Carol Easton, who knew Jacqueline du Pre well, draws on this friendship to create a moving and insightful portrait of a singularly complex person. Jacqueline du Pre (the subject of the recent film "Hilary and Jackie") was the music world's "golden girl," with what appeared to many to be a fairytale career and storybook marriage to Daniel Barenboim. But away from her cello, du Pre was achingly human. As a child, she was isolated by her phenomenal talent. As an adult, she was confined to the rarefied, insular concert world. And during the last fifteen years of her life, she lived in the inexorably shrinking world of the invalid, as multiple sclerosis took its toll. "The Baltimore Sun" said, Carol Easton tells this extraordinary story "with feeling befitting du Pre's own."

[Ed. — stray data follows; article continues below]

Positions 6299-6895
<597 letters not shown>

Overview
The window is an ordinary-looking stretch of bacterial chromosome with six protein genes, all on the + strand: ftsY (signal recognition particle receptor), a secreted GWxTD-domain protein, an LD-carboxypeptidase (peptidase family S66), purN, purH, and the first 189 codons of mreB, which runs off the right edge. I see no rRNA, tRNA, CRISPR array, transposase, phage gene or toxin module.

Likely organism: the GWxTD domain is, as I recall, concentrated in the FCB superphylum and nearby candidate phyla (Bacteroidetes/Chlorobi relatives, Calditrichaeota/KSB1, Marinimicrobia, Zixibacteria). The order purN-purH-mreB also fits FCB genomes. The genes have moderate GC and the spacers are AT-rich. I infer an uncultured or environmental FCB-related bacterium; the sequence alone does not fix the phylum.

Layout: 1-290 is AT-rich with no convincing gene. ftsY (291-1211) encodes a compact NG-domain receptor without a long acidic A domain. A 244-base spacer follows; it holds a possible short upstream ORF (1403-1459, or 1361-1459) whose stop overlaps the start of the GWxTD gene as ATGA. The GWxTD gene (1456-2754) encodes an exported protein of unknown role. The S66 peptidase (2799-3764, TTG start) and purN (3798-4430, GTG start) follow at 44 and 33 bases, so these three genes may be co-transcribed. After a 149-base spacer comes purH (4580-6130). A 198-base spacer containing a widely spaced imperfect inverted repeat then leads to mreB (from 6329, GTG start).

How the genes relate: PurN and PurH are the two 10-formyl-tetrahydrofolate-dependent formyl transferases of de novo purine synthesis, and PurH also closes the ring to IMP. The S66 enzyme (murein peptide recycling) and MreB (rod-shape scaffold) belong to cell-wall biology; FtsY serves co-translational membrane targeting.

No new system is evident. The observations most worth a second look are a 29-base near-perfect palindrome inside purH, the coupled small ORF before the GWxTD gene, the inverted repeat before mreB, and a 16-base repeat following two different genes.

The extraordinary cellist (1945-87) struck down by multiple sclerosis in the springtime of her talent makes a fabulous figure in a compelling biography. Easton, for reasons that become clear, did not have access to du Pre's surviving family members or to her husband, Daniel Barenboim. She was, however, herself a close friend in the last years of du Pre's life and was invited by her subject to write this biography. The book was "well under way" at du Pre's death, although Easton at first resisted writing it because "it would be too damned hard" - though she had earlier written biographies of orchestra leader Stan Kenton and movie mogul Sam Goldwyn. Within modest limits, she has had a certain success without giving us the big literary work that would attract a stylist to du Pre. To Easton, du Pre's life falls into three acts: her childhood and youth as a prodigy known for flaming performances and unbelievable maturity as an interpreter; her largely joyous, highly traveled marriage to Barenboim, himself a child prodigy as a pianist who was expanding his talent as a conductor; and the onset of her disease, loss of ability to play, and final years as an invalid. Called "Smiley" by her friends, du Pre lived for her cello from age five. She and it were one. It said everything she felt. With others, she was Smiley - really not there. This caused deep intellectual and emotional shortcomings, and even musical ones. However, absolutely everyone adored her childlikeness, humor, and great spirits. And many fellow musical superhumans thought she was the most ungodly gifted of them all: a big girl, her bowing arm pulled an intensely varicolored, rapturously supercharged, big tone from her cello that overrode any orchestra. The marriage to Barenboim, himself superintense and sleeping only three hours a night, remained legally alive until her death, although he set up a second family in Paris that du Pre knew nothing about. One wants more details, and something about the du Pre discography, but we are thankful for Easton until the big book comes along. (Kirkus Reviews)